Students’ Time Spent on Homework

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In a recent survey, students from each grade at The Nichols School stated how much time they spend reading for homework, and how much time they spend doing homework total, as well as which subject they preferred the most. The graph above shows what 60 students, separated by grade, said their favorite class was. The most popular choice for 9th graders was English, while for the 10th grade it was foreign language, for the 11th grade science, and math for the 12th grade. History is never the most popular, but it is always a large percentage of each grade.

This graph shows a lot variation for each grade, and does not show a universally preferred subject. The graph does, however, have more meaning when we examine the amount of time spent reading and working by every student, categorized by their preferred subject. Students who said their favorite subject was English, spend the second lowest amount of time reading each night, on average. Students who spend more time working and reading, on average, preferred science, foreign language, and history, and those who spent less, preferred English and math. Based on this data, one could assume that the seniors and the freshman spend the least amount of time doing homework, and that the juniors and sophomores spend the most. Perhaps students prefer subjects based on the amount time they spend working in that class.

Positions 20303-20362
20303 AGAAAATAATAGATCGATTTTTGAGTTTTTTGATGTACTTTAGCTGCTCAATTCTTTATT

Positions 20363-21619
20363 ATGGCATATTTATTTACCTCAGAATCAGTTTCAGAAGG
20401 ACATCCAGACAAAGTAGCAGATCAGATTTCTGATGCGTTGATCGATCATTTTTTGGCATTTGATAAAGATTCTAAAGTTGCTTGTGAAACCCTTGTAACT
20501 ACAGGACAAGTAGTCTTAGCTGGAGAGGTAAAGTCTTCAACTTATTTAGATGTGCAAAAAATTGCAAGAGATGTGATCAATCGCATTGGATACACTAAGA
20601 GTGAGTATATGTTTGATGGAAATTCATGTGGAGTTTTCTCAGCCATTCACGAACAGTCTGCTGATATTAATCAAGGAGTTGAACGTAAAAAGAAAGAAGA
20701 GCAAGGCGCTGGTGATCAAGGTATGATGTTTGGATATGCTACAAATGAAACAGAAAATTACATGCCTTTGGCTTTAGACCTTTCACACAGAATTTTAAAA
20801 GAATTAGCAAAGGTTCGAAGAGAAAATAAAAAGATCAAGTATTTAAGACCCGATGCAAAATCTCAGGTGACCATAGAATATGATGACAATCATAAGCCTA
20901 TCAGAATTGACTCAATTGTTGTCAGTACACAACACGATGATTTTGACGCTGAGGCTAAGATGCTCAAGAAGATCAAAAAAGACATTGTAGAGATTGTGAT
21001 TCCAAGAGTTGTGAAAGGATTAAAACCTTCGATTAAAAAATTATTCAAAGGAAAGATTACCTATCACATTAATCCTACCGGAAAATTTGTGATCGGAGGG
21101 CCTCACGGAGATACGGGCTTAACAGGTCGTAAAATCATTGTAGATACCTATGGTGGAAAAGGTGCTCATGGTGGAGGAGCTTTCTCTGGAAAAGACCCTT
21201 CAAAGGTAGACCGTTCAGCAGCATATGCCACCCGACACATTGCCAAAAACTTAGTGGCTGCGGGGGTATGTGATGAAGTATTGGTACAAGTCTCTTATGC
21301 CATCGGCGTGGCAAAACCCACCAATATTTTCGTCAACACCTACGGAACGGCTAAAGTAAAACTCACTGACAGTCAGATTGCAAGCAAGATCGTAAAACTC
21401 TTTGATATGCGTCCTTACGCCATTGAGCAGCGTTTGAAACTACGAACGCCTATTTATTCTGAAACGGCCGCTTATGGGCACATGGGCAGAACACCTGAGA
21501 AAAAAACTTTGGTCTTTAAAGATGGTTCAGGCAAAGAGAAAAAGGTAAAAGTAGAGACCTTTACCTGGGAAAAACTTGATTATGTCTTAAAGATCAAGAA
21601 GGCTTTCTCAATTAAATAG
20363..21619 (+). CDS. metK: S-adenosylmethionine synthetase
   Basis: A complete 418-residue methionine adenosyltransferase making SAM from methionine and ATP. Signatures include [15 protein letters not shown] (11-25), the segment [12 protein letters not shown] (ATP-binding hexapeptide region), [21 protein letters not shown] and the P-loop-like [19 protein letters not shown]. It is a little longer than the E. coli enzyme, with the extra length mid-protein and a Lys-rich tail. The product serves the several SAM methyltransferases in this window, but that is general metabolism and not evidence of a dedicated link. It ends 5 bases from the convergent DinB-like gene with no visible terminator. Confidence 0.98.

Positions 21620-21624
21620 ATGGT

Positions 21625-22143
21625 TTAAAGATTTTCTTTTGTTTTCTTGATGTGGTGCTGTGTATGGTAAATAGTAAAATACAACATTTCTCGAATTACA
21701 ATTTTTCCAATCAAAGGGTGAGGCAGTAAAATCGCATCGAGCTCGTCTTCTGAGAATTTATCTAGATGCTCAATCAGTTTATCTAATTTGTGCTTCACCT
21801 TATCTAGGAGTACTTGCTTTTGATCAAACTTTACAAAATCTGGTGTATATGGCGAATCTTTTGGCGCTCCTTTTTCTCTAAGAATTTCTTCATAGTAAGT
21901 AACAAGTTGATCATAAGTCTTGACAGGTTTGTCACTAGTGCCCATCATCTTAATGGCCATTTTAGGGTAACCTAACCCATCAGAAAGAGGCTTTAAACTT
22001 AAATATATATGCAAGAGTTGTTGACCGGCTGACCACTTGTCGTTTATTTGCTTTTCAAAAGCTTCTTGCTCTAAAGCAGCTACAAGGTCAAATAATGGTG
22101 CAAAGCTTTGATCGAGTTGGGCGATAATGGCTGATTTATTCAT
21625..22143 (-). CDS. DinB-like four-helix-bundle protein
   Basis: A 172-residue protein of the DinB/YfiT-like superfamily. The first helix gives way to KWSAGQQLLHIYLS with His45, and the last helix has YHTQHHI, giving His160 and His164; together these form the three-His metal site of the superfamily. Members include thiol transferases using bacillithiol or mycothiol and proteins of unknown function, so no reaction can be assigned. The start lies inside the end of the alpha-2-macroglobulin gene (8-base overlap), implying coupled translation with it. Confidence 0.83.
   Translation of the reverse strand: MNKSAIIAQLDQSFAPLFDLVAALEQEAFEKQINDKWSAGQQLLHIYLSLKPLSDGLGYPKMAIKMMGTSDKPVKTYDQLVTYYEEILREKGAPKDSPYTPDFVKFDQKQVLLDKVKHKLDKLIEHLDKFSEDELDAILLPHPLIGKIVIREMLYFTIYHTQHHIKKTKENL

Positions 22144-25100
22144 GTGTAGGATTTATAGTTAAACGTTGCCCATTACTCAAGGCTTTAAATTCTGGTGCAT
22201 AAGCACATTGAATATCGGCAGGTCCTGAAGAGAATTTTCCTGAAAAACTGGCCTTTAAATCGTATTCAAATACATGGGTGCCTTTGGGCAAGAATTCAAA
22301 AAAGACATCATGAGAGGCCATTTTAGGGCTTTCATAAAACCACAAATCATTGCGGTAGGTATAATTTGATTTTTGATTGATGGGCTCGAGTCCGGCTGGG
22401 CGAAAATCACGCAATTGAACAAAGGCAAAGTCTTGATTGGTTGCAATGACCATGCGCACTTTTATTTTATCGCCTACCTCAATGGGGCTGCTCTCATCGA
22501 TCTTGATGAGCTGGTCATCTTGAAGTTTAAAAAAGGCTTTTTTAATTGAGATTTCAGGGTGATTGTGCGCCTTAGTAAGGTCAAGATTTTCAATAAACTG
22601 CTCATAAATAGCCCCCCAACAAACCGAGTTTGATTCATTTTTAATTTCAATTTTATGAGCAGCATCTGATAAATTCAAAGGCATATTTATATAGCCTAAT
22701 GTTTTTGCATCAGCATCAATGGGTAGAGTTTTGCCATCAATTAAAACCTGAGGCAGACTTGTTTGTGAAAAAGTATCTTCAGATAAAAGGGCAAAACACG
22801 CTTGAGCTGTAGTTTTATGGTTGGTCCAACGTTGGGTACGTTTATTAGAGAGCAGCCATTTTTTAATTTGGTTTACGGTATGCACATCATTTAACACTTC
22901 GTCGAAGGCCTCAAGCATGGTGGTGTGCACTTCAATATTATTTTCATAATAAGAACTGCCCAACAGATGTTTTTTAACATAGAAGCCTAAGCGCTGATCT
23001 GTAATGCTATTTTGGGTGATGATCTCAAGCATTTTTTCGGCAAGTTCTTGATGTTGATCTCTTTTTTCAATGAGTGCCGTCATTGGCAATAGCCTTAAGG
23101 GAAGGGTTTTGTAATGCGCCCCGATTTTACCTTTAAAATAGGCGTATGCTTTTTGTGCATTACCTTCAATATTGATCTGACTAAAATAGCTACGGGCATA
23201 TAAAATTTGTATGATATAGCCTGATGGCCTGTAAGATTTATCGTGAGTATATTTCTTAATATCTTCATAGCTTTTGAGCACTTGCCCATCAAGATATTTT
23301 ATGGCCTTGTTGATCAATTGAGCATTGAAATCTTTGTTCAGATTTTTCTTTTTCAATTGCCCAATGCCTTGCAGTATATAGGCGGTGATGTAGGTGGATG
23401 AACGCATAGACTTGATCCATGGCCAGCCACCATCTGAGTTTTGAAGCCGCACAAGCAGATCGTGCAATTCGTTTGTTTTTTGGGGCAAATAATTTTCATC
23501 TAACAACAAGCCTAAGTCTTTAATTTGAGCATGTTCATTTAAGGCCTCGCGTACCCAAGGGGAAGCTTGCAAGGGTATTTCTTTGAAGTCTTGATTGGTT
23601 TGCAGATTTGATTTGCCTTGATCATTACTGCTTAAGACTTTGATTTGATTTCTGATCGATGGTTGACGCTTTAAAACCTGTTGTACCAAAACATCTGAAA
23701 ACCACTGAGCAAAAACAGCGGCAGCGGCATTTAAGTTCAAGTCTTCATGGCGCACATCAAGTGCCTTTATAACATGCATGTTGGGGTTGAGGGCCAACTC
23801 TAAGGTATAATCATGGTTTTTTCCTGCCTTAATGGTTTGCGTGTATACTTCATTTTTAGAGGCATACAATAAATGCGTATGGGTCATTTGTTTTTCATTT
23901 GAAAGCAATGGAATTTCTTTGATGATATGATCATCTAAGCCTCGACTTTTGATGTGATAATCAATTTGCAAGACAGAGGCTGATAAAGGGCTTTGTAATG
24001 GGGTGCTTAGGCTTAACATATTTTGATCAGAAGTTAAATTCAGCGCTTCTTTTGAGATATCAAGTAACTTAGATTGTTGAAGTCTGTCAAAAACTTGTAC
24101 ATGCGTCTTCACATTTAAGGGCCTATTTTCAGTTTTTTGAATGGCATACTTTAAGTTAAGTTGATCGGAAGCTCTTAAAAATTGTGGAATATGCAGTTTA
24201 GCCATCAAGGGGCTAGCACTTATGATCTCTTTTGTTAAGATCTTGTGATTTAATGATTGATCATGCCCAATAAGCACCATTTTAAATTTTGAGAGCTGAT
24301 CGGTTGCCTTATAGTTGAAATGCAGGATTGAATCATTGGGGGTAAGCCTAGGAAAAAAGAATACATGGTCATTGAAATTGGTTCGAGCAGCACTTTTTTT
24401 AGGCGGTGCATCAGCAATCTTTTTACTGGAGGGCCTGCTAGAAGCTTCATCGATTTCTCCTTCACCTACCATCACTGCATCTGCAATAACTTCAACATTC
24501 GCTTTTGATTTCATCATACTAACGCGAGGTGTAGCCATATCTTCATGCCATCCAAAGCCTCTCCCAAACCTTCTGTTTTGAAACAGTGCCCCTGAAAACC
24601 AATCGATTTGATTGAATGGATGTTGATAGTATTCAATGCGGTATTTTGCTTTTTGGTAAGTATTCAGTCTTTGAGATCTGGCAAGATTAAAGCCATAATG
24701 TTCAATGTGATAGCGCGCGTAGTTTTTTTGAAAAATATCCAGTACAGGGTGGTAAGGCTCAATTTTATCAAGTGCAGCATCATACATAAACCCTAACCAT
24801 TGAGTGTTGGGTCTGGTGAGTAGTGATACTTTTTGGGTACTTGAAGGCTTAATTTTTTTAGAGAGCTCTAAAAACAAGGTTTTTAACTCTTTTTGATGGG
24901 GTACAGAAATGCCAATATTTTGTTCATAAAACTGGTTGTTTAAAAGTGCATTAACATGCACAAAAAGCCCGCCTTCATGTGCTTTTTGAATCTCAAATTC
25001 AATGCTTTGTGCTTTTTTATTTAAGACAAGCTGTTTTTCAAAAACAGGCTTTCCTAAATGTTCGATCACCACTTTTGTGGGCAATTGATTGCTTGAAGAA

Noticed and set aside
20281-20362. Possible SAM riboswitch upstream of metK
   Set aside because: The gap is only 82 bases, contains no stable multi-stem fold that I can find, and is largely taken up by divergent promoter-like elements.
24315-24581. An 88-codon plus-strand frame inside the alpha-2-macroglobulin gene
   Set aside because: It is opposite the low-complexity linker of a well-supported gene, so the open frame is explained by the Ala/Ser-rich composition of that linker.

In an essay by Mary Dorinda Allard, she examines many statistics on how teenagers spend their day, including school work. She even offers one statistic on the average time spent doing homework by children of parents with better education: “In addition to being more likely to do homework on an average day, high school students whose parent(s) had higher educational attainment spent more time, on average, doing homework. 24 percent of students with a parent holding a bachelor’s degree or higher spent 2 or more hours doing homework, compared with 13 percent of those whose parent(s) held less than a bachelor’s degree.” Nichols students on average spend 100 minutes on homework a night. Further surveys could determine what role parent education plays in the work ethic at The Nichols School.

By Will Viti ’15

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